The United States has been a leader in international humanitarian assistance for the migrants fleeing the fighting in Syria and Iraq. These efforts should be continued and expanded. Washington must also follow the lead of Germany in accepting a greater number of war refugees into the United States and providing assistance for local governments and religious and community groups that wish to house and support the refugees.

It is also necessary to support longer term efforts to resolve the underlying political grievances in Syria and Iraq that have driven so many people to pick up arms and resort to violent extremist methods. This will require more inclusive and accountable governance across the region and greater efforts to enhance economic and political opportunity for all.

If we want to prevent more war, we have to show that peace is the better way.

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The release last week in London of the Chilcot Committee report is a welcome reminder of the lies and deception that led to the war in Iraq. In a report of some 2.6 million words, more than seven years in the making, the Iraq Inquiry Committee came to the following conclusions:

  • the supposed intelligence used to justify the war was flawed,
  • Iraq in 2003 did not pose a threat to international security, and
  • the moral and legal case for war was highly questionable.

No surprise in any of this, but it is important to focus on the results of the British inquiry and to ask whether such study should be conducted in this country.

Many of us who attempted to prevent the war in the months before the 2003 invasion made many of the same arguments as the Chilcot report. The Sanctions and Security Project of the Fourth Freedom Forum and the Kroc Institute produced a series of research studies, assessing official reports of UN weapons inspectors and the impacts of sanctions in Iraq, to document the following:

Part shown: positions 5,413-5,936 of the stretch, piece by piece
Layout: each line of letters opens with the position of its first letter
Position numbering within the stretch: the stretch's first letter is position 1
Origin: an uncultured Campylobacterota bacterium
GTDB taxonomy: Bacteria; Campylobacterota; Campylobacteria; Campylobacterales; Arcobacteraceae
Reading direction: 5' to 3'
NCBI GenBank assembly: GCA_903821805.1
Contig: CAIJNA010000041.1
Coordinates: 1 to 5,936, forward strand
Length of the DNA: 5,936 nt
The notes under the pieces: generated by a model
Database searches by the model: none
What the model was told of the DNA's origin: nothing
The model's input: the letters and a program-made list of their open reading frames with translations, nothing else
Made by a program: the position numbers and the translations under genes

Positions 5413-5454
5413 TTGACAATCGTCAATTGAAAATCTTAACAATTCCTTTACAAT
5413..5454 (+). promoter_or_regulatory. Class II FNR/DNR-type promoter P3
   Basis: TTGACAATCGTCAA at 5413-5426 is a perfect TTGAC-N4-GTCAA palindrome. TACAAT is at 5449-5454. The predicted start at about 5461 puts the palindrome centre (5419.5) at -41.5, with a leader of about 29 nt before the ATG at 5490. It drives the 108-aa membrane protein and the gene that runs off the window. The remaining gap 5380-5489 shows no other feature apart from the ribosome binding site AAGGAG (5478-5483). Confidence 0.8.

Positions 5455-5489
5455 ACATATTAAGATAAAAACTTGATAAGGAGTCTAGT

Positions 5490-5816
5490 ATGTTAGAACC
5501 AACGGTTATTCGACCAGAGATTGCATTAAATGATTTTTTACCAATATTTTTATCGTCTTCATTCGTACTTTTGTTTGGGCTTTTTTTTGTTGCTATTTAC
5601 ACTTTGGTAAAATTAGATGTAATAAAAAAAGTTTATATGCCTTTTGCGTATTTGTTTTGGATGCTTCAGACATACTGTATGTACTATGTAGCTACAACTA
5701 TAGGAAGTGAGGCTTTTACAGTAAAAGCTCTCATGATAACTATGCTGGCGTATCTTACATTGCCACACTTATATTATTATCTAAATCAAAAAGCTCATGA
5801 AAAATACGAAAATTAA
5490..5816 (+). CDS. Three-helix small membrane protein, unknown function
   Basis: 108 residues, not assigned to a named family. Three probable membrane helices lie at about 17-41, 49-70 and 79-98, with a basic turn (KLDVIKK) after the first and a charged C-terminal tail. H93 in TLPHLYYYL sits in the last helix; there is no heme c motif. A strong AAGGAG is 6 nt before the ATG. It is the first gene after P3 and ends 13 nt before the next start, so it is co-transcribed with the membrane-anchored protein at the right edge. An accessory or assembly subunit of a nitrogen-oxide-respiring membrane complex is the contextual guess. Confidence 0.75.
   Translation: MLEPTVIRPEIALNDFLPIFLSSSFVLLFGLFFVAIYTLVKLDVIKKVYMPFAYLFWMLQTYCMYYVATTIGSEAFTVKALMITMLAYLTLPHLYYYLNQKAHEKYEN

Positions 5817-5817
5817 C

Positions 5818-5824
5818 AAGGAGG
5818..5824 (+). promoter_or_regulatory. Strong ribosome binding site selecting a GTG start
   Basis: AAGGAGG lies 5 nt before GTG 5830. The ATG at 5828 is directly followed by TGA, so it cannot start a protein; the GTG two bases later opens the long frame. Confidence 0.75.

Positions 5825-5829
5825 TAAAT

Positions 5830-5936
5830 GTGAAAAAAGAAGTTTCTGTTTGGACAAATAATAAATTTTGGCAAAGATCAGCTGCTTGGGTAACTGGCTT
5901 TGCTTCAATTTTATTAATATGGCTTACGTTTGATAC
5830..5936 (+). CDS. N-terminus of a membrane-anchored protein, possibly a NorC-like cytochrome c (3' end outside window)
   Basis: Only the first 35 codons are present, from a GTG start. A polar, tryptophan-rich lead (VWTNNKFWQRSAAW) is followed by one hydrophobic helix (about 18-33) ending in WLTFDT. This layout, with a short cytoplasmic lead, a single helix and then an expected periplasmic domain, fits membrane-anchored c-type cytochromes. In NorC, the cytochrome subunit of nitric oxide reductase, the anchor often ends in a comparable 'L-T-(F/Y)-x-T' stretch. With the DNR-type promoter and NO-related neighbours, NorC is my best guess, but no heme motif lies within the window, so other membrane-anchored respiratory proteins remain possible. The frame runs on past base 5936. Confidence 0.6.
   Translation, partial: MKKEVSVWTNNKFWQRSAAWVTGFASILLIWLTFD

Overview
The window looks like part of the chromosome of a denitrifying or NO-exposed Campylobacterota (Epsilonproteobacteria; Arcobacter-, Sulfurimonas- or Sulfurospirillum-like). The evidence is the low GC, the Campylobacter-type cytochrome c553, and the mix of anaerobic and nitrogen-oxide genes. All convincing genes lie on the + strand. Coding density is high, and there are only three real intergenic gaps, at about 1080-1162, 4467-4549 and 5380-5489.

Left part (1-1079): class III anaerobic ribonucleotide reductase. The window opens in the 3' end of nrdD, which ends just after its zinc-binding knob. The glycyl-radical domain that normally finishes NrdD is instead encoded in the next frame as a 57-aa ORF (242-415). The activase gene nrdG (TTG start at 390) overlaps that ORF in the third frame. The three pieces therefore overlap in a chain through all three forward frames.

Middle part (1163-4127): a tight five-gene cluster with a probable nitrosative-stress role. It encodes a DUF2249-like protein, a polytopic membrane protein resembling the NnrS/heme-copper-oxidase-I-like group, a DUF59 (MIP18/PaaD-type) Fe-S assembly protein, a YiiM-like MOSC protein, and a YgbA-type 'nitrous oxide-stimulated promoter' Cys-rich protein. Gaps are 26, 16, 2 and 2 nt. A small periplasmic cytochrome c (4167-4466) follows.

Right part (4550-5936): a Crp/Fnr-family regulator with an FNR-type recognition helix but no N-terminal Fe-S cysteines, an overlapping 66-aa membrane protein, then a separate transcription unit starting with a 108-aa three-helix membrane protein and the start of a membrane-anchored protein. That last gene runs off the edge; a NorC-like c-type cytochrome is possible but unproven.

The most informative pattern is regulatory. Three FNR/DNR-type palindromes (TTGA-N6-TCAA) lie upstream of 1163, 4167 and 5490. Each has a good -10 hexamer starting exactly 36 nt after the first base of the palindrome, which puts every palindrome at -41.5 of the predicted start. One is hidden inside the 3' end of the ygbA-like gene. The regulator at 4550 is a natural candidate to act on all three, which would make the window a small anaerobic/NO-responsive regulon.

• UN weapons inspectors during the 1990s systematically dismantled Iraq’s nuclear weapons program and its chemical weapons and ballistic missile programs, and found no evidence of those weapons being rebuilt.
  • When UN inspectors returned to Iraq in 2002, after being removed in 1998, they conducted more than 400 inspections in all known weapons sites. They found no evidence of any nuclear weapons development. The head of the IAEA told the UN Security Council in January 2003 “no evidence of ongoing prohibited nuclear or nuclear-related activities has been detected.”
  • The UN oil embargo and trade sanctions on Iraq reduced the government’s earnings by more than 90 percent, leading to a drop in Iraqi military spending from $22.5 billion in 1990 to $1.2 billion in the late 1990s. Sanctions blocked Iraqi attempts to import weapons-related goods.

These and many other facts about the lack of justification for war were plainly available at the time and could be easily compiled now to produce a U.S. version of the Chilcot report. Such a report would confirm what almost everyone now concedes: the United States and Britain engaged in an unnecessary and unjustified military attack against another country. By invading Iraq without UN Security Council authorization they violated international law.

No U.S. government agency will support an inquiry into these inconvenient truths, so perhaps a team of independent scholars and former officials should be formed to produce a version of the Chilcot report on this side of the Atlantic. The goal would be to learn the lessons of the war and prevent such disasters in the future. The suggested title: Never Again!